Inherit the Wind, produced by the Strawberry Theatre Project, is as timely now as in 1950, when it was written, drawing attention to the injustice and bigotry of the McCarthy era by telling another story of injustice and bigotry. The play is a fictionalized version of the famous “Scopes” monkey trial, when John Scopes, a biology substitute-teacher, was prosecuted for teaching evolution, in a Tennessee public school, in 1925. Three-time Democratic presidential candidate and populist, William Jennings Bryan prosecuted the case, sparring with his one-time ally Clarence Darrow, representing the defense. Drawing, in part, on the court records, the dialogue is incredibly witty, with larger-than-life characters, dramatic conflict and social meaning.
Unfortunately the Strawberry Theatre Project’s production lacked all of the above, and was very tedious. Primarily, the direction lacked both creativity and technical skill. Nothing new or interesting was added to the interpretation even though we live in an era of populist right-wing bigots, who publicly oppose the teaching of evolution.
Then there was the set and blocking, which broke the cardinal rule: “Use the space”. Occupying two-thirds of the stage on one side, the “set” where the courtroom scenes take place was a platform. This platform did not represent a courtroom and the unrealistic staging suggested a family argument seen in TV-style close-ups rather than a dramatic historical event.
Indeed, the “courtroom” looked like a small interrogation room in a Soviet era prison, with the two leads, sitting down and arguing head to head about six inches apart. On a technical level many of the best lines were delivered upstage and I missed hearing some of the better ones and had to ask my neighbor what they had said (NB my hearing is fine.) There was a large movie screen on the back wall, which was never used. When the actors in the courtroom, did move, they just walked around the judge in unmotivated circles, undermining the Judge’s authority and the dramatic tension. The scenes outside of the courtroom were staged off to one side, which made them seem superfluous.
In addition, the director used too few actors and no extras, so the crowd scenes, suggested by special effects, never were threatening. The resulting double, triple and quadruple casting was ineffective because the costuming, physicality and voices did not differentiate characters.
In a play taking place in Eastern Tennessee, the accents with the exception of Alycia Delmore, as the Judge, were vague inconsistent attempts at mild generic Southern accents, not the Appalachian accents of the region. A native of Lincoln, Nebraska, Matthew Harrison Brady (William Jennings Bryan) played by Todd Jefferson Moore, was more Southern than Midwestern; he omitted the hard “R’s and substituted a different sound for the elongated nasalized Midwestern “ah” sound, which is only heard in some East Coast dialects.
Todd Jefferson Moore as Brady, a three-time presidential candidate and great orator, was badly miscast as well as badly directed. He lacked charisma, heroism and the crusading zeal of a champion of women’s rights & labor unions, as well as Prohibition & Creationism (Cretinism?). Brady/Bryan was also a great orator, which this production did not convey.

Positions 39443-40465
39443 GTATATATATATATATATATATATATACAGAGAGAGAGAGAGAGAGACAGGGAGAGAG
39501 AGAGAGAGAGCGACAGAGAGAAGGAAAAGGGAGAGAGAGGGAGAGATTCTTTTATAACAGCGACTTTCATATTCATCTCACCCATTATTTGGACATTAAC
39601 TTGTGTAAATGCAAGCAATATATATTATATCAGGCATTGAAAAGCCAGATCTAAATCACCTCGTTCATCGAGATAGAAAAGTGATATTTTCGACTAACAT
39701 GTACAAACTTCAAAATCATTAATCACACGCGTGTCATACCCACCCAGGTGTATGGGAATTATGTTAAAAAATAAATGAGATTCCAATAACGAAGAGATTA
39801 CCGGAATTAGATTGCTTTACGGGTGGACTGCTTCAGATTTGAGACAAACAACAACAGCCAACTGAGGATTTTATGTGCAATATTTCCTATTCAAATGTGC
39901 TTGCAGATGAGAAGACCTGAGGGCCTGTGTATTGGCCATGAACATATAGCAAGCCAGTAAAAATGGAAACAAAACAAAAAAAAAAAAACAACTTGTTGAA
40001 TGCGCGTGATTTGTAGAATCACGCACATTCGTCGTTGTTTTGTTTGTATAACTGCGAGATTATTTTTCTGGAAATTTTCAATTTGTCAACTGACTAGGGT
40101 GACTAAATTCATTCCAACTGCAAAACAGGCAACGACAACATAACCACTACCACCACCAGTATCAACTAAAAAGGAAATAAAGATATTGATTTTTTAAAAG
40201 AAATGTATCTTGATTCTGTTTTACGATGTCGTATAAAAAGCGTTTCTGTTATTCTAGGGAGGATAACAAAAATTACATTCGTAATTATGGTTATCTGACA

As Drummond (Darrow) Reginald Andre Jackson, an African American, has a chesty deep baritone voice that frankly did not sound like an Ohio native who lived in Chicago. Drummond/Darrow was the most famous and highest paid lawyer in the country, at the time. Therefore, he would have had the presence and chutzpah to take command of a room. Instead Drummond‚Äôs character was undermined by his body language. Presumably to show age, he walked bent over at the hips. This suggested an intimidated underling trying to keep a low profile, which was at odds with the script. By being bent over, and looking at the floor, the audience saw the top of Drummond/Darrow’s head and hair, which was not as expressive as his face and eyes. Given proper direction Jackson could have delivered a fine performance, certainly he did so as Macbeth last summer. Both leads relied on raised voices and ostentation displays of manufactured anger rather than vocal agility with language.
The one character who was able to deliver the wit, timing and comic relief, was Nick Garrison as EK Hornbeck (H.L.Mencken) the infamous Baltimore reporter/columnist, who covered the trial. Using a decidedly East Coast accent and a sassy Bugs Bunny smart-aleck personality, he was believable as an “outsider” and highly entertaining.
The choice of music was inspired. In a region whose musical heritage is blue-grass or Gospel, according to my Eastern Tennessee companion that evening, the director chose to use raunchy early Jazz for the scene changes. This music was the perfect metaphor for the powerful unsettling forces of modernity intruding on an intellectually straight-jacketed community.
Nothing could be timelier than this play, but nothing could be more disappointing than this production.
INHERIT THE WIND. Produced by Strawberry Theatre Workshop, Erickson Theatre Off Broadway, 1524 Harvard Ave E ( around the corner from the Egyptian.) Fri-Sat. at 8 pm. $30. (800) 838-3006